An attorney in an EC/VC practice advises early-stage companies on every legal matter the companies face, from formation to several rounds of venture financings to a sale or an IPO. Emerging Companies attorneys are corporate generalists for the clients and often serve as “outside general counsel” for startup clients before the clients are large enough to hire in-house attorneys. They work with founders to choose the best corporate form (corporation, LLC, etc.) and draft the appropriate forms to create the company. They advise companies on how shares will be valued and divided among various stakeholders. Start-up lawyers help develop a company’s internal policies and procedures and serve as corporate secretaries. They work on the legal documentation for various rounds of private financing and ultimately help navigate an “exit event”—an IPO or acquisition. Junior lawyers often have a lot of client contact and responsibility from an early stage, as startups cannot generally afford to pay senior attorneys’ billing rates. The relationships with founders can often lead to an invitation to join the company when it is in a position to hire its first in-house lawyer. Startup practices are heavily concentrated in certain markets, including San Francisco and Silicon Valley, as well as Boston, New York (Silicon Alley), and increasingly in Southern California (Silicon Beach).
In our guide, Practice Perspectives: Vault’s Guide to Legal Practice Areas, attorneys from law firms with top-ranked Emerging Companies & Venture Capital practices share insights about their practice, including what types of cases & deals they work on and what kind of training they recommend to excel at their field of law. Keep reading for their insights!
What types of cases/deals do you work on?
Laurie Bauer, Partner—Cooley: My transactional work primarily consists of capital raises (from simple early-stage seed investments to more complicated priced equity rounds and pre-IPO financings), together with company sales or acquisitions. I also work with companies on more day-to-day corporate counseling.
Brittany Nicely, Associate—Gunderson: I frequently negotiate licensing, pre-clinical, and clinical arrangements with major research institutions, including: Dana-Farber Cancer Institute, Duke University, Fred Hutchinson Cancer Research Center, MD Anderson, various campuses of the University of California, and Yale University. I recently negotiated research and collaboration arrangements to enable the creation of new therapies for patients with cancer and exclusive in-licenses to develop and commercialize technologies for treating certain diseases with major research institutions and/or large U.S. and international companies. I also help clients draft website policies and structure and negotiate technology transfer, supply, and manufacturing and distribution agreements.
Anthony S. Wang, Partner—O’Melveny: All types of investment transactions, including early-stage venture capital investments, growth capital investments, and PIPE investments, as well as traditional PE sponsor deals and strategic joint ventures. I also work with my clients on various exit-related transactions, including those involving de-SPACs and traditional buy or sell-side M&A deals. For many of my clients, I’m their primary outside general counsel, so with the help of my team, I will also advise on various day-to-day matters, such as on labor/employment, executive compensation, tax, intellectual property, and even litigation.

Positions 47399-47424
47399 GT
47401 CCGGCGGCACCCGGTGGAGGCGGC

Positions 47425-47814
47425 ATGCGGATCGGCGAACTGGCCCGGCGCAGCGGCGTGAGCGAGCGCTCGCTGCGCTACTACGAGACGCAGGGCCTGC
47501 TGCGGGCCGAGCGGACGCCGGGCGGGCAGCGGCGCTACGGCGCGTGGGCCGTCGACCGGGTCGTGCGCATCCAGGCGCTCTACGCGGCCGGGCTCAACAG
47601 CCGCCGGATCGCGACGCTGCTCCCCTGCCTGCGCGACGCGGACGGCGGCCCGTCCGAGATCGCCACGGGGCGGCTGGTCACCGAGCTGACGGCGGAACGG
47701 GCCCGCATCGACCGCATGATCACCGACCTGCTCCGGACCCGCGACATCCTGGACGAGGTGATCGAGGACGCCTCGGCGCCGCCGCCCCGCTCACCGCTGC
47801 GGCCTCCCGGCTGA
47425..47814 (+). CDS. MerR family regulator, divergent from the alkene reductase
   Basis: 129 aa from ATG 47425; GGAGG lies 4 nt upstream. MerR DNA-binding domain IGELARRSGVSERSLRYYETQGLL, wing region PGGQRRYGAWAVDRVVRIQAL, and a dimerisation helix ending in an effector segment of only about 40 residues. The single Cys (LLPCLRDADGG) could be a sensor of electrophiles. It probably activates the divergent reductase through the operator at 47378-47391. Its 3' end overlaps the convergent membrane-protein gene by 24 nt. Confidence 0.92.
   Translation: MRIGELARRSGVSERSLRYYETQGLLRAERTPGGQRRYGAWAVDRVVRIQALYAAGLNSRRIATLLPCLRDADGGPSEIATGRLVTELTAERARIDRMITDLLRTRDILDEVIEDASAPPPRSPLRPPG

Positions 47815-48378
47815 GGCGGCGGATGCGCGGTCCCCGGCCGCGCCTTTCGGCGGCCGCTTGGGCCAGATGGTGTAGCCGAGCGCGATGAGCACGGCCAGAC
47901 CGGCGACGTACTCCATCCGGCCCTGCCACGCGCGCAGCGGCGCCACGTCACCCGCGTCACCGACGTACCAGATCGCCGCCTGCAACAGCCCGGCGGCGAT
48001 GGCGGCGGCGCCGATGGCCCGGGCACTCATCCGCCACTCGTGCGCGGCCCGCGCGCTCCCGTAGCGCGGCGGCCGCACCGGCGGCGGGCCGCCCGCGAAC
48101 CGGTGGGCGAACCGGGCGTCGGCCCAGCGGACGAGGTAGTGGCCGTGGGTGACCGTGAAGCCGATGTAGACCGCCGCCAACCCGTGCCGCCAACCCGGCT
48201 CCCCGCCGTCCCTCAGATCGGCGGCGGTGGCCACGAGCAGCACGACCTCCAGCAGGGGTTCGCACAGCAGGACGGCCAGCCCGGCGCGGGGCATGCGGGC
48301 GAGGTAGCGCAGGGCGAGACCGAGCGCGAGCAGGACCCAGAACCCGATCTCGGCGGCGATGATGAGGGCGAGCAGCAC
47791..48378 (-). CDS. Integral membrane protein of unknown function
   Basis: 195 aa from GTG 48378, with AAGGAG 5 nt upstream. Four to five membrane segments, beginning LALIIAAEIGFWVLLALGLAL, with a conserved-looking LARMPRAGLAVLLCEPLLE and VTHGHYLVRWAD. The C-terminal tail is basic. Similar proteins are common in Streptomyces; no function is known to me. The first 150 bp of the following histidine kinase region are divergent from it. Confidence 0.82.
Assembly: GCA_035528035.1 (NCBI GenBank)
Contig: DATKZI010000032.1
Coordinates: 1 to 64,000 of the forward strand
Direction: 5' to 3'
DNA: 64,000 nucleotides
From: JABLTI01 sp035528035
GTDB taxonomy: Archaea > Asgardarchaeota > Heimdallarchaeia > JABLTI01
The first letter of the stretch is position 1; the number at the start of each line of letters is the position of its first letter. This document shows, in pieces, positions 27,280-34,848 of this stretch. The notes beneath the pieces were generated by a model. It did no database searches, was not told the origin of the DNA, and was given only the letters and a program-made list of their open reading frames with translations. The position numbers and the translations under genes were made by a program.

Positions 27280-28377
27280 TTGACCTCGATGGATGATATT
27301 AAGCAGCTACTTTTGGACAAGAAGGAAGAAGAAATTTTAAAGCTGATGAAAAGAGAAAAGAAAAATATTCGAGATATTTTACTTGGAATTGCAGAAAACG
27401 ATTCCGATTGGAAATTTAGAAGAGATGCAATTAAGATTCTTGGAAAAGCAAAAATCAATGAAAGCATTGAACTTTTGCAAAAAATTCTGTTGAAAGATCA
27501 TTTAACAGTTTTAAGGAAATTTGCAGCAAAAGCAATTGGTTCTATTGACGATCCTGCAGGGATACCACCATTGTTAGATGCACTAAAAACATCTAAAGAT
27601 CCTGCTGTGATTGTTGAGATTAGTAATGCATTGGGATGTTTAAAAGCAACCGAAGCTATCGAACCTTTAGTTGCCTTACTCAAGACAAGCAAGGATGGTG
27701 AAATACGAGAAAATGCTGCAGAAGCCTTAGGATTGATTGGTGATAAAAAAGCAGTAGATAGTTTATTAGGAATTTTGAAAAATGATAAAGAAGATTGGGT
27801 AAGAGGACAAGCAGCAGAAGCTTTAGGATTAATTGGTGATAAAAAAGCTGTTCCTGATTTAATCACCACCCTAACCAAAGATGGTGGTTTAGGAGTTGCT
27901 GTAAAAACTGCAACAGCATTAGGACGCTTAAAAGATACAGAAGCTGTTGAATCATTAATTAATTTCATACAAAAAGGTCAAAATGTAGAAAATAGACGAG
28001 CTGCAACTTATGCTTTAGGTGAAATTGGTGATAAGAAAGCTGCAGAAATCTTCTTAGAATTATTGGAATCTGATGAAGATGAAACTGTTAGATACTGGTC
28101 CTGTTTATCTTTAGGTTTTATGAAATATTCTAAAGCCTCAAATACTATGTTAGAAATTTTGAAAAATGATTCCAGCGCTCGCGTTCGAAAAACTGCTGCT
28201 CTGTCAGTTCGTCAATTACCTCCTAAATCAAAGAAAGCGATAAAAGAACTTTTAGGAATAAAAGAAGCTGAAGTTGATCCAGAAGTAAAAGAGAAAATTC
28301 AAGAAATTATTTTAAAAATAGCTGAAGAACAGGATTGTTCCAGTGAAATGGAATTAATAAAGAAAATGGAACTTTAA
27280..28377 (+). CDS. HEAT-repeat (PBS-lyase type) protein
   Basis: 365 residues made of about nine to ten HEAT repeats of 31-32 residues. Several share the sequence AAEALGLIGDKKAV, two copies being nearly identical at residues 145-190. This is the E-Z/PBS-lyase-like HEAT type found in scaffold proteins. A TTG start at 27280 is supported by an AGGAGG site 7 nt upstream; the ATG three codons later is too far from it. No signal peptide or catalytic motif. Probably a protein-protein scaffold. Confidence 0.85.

What training, classes, experience, or skills development would you recommend to someone who wishes to enter your practice area?
Laurie Bauer: Take general corporate classes, securities law, and tax. It’s important to have the ability to get to the key issues and provide succinct advice to clients who have a thousand things on their plates every day, so if you can get experience in a clinic that is great. The nuts and bolts, however, will also be learned once you join our practice group at Cooley. As such, I think taking classes that interest you, enjoying law school, and doing well there should be the focus for any law student.
Brittany Nicely: I did not take any classes specific to the Tech Group in law school, but if I could go back to law school I would take intellectual property classes and more advanced corporate partnering classes. I took Accounting for Lawyers, which I think is helpful for any associate who wants to do transactional work. Privacy is such a hot topic right now and it’s very complex, so getting a baseline understanding when you’re in law school would be really helpful, no matter what practice you go into.
Anthony S. Wang: In terms of training and classes, I would say do your best in law school to learn to think critically, regardless of the specific legal subject. Moreover, since law school is more litigation focused, I suggest taking some business classes (including those that may be offered outside of the law school) such as basic Corporate Finance, Mergers and Acquisitions, Negotiations, Tax, and Accounting.
To grow and develop your skills, my best recommendation is to be proactive, i.e., not just doing what’s being asked of you but thinking one or two steps ahead and trying to help your team in any way possible. Be willing to go outside your comfort zone and really push to learn and to do—go above and beyond the call of duty.
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